While the joke didn't make it to broadcast, Asian Americans working on "America's Got Talent" and other staff members voiced complaints.
In response, the Media Action Network called for NBC to sever ties with Leno, while the Council of Korean Americans released a powerful statement noting that Leno's jokes about Asians "are offensive and propagate false perceptions of Asian Americans as suspicious, uncivilized foreigners engaging in repugnant practices."
First of all, can you get any lazier as professional comedian than that type of joke?
In the past year, other well-known comedians have apologized for bits they delivered that at the time didn't raise an uproar — or even eyebrows in the media. Many say that in retrospect they understand they were wrong. In June, ABC's Jimmy Kimmel apologized for having appeared in blackface while doing impressions of Black celebrities, including Oprah Winfrey and Karl Malone, on his Comedy Central show from 1999 to 2003.
The public's reaction to comedy's history of racism has put things into perspective for many people.
These recent apologies haven't just been limited to jokes about race. After the recent premier of the documentary "Framing Britney Spears," about the pop star's painful struggle to take control of her life from her father, Sarah Silverman expressed regret for what some viewed as sexist jokes she had told mocking Spears in 2007 at the MTV Music Awards.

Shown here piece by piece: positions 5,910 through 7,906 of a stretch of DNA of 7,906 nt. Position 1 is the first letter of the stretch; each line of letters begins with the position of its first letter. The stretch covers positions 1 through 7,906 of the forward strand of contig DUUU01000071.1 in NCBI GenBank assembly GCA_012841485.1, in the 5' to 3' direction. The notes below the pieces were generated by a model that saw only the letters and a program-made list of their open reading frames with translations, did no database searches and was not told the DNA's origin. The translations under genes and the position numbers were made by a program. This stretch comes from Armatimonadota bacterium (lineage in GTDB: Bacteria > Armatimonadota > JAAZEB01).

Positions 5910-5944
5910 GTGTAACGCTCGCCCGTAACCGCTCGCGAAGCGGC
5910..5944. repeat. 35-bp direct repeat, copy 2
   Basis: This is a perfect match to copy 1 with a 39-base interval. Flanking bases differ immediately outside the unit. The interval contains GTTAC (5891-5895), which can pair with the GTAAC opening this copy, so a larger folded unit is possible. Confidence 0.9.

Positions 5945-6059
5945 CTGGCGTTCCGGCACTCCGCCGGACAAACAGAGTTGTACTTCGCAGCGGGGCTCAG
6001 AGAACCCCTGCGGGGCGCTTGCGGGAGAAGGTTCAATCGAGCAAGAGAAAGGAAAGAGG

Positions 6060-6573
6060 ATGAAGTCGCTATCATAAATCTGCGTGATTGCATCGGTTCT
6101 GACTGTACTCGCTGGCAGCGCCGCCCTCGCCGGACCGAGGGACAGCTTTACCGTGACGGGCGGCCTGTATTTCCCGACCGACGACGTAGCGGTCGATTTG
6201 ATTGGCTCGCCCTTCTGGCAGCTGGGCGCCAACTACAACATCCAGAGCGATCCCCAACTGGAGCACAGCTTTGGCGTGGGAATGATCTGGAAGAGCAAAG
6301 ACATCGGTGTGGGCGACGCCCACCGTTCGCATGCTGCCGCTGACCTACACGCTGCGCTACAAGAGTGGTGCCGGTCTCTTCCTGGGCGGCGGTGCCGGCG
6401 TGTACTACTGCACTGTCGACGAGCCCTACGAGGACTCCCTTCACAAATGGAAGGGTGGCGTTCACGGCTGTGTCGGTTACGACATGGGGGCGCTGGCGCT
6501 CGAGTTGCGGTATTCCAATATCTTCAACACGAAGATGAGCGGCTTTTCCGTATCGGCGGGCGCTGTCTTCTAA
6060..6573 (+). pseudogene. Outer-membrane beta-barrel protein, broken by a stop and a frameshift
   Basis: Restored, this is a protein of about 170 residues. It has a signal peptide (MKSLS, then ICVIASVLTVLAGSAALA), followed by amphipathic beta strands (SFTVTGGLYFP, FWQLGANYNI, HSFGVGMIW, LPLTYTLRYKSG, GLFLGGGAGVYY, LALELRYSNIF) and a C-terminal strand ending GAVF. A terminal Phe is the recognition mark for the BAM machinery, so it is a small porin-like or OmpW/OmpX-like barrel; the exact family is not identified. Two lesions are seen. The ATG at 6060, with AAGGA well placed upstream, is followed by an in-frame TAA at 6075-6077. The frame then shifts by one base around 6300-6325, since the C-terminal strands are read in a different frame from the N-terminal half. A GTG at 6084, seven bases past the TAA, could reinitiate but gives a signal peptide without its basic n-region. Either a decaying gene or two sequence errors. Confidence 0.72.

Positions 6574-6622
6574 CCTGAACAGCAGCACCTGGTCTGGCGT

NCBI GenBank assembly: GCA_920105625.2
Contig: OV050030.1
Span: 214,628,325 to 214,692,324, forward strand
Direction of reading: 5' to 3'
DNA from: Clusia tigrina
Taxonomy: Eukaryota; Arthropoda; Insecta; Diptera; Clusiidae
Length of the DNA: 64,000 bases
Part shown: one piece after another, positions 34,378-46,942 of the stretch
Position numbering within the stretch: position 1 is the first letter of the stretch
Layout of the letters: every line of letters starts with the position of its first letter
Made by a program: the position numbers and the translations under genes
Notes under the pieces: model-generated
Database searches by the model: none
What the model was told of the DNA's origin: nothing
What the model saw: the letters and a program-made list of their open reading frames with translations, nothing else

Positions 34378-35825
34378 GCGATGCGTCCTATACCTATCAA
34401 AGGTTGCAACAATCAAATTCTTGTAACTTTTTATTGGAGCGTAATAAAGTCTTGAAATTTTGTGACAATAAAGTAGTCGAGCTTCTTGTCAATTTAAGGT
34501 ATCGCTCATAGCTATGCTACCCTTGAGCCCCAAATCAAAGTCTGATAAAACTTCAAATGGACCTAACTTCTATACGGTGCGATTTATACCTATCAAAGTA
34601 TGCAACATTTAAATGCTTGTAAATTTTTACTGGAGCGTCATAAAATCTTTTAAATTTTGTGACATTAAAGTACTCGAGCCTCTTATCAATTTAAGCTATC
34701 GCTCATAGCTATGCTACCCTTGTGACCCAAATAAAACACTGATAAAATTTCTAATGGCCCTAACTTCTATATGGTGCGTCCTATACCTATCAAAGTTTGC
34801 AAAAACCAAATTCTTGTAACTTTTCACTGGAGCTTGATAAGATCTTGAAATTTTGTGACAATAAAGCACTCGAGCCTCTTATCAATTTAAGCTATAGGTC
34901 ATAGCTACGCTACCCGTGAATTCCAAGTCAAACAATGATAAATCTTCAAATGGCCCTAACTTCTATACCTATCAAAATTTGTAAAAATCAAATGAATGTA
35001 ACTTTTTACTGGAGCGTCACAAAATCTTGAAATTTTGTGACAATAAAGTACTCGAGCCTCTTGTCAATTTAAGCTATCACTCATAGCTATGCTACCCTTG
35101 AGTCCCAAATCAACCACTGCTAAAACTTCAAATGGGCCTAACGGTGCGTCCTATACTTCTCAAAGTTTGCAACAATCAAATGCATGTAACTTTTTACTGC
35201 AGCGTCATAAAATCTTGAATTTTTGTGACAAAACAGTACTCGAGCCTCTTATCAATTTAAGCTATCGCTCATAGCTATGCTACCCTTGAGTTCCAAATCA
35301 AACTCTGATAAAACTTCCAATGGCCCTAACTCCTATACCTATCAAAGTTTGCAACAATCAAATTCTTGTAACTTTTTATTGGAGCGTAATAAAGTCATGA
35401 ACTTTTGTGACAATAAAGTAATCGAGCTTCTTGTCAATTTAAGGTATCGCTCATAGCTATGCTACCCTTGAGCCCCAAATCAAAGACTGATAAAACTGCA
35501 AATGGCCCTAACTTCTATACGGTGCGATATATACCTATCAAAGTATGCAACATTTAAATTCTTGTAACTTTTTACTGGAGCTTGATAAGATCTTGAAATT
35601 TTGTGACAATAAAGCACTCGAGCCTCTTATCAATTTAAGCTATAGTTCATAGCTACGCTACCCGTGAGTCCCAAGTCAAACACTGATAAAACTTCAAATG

It was the emotional apology by "Tonight Show" host Jimmy Fallon, for his appearance in blackface while doing an impression of Chris Rock on "Saturday Night Live" in 2000, that hit home for me. Primarily, this was because I worked on the production staff of "SNL" at the time. (Both "The Tonight Show" and "SNL" are on the NBC network.)
When the sketch aired, there was no outrage, at least none that I recall. I also don't remember any behind-the-scenes concerns' being expressed; the sketch aired and that was the end of it — until years later.
And that's been the catalyst; the public's reaction to comedy's history of racism has put things into perspective for many people. Even I don't recall being upset with the sketch when it aired, but then again, in 2000, I was still a "white person." It was only in post-9/11 America that I became a minority.
But times change, and so do cultural norms — even when it comes to comedy. Comedians know just like everyone else that they must evolve with the times to stay fresh and relevant. That likely means dropping certain jokes from acts that at one time were acceptable but now are clearly wrong — even if those jokes still get cheap laughs.
And to be clear, this comedic evolution isn't about "cancel culture," as Leno specifically pointed out in his apology, but rather acknowledging "a legitimate wrong that was done on my part." Leno's apology is evidence that he recognizes the changing times.
Even Chris Rock, who in the past has complained that college students are getting so "politically correct" that he had stopped performing on college campuses, slammed white performers appearing in blackface, saying: "Blackface ain't cool, OK?! ... Blackface is bad. Who needs it?!"
Exactly — who needs it? Comedy can be hilarious without furthering dangerous and hurtful stereotypes. True, it may mean more work to write better jokes, but comedians' careers, their audiences and our society will all be better off for it.